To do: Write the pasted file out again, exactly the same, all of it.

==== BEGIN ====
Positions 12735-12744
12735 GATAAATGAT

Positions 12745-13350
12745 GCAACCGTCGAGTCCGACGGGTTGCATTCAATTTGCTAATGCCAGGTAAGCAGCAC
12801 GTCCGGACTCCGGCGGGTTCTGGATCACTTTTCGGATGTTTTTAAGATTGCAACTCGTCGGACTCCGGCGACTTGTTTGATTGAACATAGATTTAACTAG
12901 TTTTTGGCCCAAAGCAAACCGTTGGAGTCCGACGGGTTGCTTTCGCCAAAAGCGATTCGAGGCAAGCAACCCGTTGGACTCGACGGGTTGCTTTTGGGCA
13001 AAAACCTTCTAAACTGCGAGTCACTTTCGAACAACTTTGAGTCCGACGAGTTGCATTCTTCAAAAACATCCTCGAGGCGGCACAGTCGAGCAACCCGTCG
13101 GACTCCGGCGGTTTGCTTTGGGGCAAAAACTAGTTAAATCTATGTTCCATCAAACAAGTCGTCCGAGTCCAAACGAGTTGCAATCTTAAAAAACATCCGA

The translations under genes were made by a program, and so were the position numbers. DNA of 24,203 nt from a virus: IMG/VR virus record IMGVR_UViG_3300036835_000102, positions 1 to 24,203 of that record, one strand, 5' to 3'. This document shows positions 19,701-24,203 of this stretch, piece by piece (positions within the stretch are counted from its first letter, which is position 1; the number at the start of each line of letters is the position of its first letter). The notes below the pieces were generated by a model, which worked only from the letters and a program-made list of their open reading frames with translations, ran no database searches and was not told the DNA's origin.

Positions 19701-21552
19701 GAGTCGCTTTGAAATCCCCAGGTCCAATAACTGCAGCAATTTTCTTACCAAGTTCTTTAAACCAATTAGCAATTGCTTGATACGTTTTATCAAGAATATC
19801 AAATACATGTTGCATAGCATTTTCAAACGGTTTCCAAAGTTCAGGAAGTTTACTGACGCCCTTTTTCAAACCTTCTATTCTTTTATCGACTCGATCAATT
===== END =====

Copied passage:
Positions 12735-12744
12735 GATAAATGAT

Positions 12745-13350
12745 GCAACCGTCGAGTCCGACGGGTTGCATTCAATTTGCTAATGCCAGGTAAGCAGCAC
12801 GTCCGGACTCCGGCGGGTTCTGGATCACTTTTCGGATGTTTTTAAGATTGCAACTCGTCGGACTCCGGCGACTTGTTTGATTGAACATAGATTTAACTAG
12901 TTTTTGGCCCAAAGCAAACCGTTGGAGTCCGACGGGTTGCTTTCGCCAAAAGCGATTCGAGGCAAGCAACCCGTTGGACTCGACGGGTTGCTTTTGGGCA
13001 AAAACCTTCTAAACTGCGAGTCACTTTCGAACAACTTTGAGTCCGACGAGTTGCATTCTTCAAAAACATCCTCGAGGCGGCACAGTCGAGCAACCCGTCG
13101 GACTCCGGCGGTTTGCTTTGGGGCAAAAACTAGTTAAATCTATGTTCCATCAAACAAGTCGTCCGAGTCCAAACGAGTTGCAATCTTAAAAAACATCCGA

The translations under genes were made by a program, and so were the position numbers. DNA of 24,203 nt from a virus: IMG/VR virus record IMGVR_UViG_3300036835_000102, positions 1 to 24,203 of that record, one strand, 5' to 3'. This document shows positions 19,701-24,203 of this stretch, piece by piece (positions within the stretch are counted from its first letter, which is position 1; the number at the start of each line of letters is the position of its first letter). The notes below the pieces were generated by a model, which worked only from the letters and a program-made list of their open reading frames with translations, ran no database searches and was not told the DNA's origin.

Positions 19701-21552
19701 GAGTCGCTTTGAAATCCCCAGGTCCAATAACTGCAGCAATTTTCTTACCAAGTTCTTTAAACCAATTAGCAATTGCTTGATACGTTTTATCAAGAATATC
19801 AAATACATGTTGCATAGCATTTTCAAACGGTTTCCAAAGTTCAGGAAGTTTACTGACGCCCTTTTTCAAACCTTCTATTCTTTTATCGACTCGATCAATT